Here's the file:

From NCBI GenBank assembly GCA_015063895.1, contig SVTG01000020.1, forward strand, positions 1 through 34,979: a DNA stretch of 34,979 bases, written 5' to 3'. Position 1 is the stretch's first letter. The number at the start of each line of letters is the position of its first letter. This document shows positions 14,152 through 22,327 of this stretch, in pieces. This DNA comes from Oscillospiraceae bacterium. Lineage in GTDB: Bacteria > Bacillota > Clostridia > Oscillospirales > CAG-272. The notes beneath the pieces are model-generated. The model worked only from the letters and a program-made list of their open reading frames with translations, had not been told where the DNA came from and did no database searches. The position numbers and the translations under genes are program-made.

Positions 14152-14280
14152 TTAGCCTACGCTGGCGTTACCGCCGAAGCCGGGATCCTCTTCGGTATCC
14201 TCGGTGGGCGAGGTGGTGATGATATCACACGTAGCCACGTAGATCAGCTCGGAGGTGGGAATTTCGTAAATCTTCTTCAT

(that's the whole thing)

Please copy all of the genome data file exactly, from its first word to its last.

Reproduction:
From NCBI GenBank assembly GCA_015063895.1, contig SVTG01000020.1, forward strand, positions 1 through 34,979: a DNA stretch of 34,979 bases, written 5' to 3'. Position 1 is the stretch's first letter. The number at the start of each line of letters is the position of its first letter. This document shows positions 14,152 through 22,327 of this stretch, in pieces. This DNA comes from Oscillospiraceae bacterium. Lineage in GTDB: Bacteria > Bacillota > Clostridia > Oscillospirales > CAG-272. The notes beneath the pieces are model-generated. The model worked only from the letters and a program-made list of their open reading frames with translations, had not been told where the DNA came from and did no database searches. The position numbers and the translations under genes are program-made.

Positions 14152-14280
14152 TTAGCCTACGCTGGCGTTACCGCCGAAGCCGGGATCCTCTTCGGTATCC
14201 TCGGTGGGCGAGGTGGTGATGATATCACACGTAGCCACGTAGATCAGCTCGGAGGTGGGAATTTCGTAAATCTTCTTCAT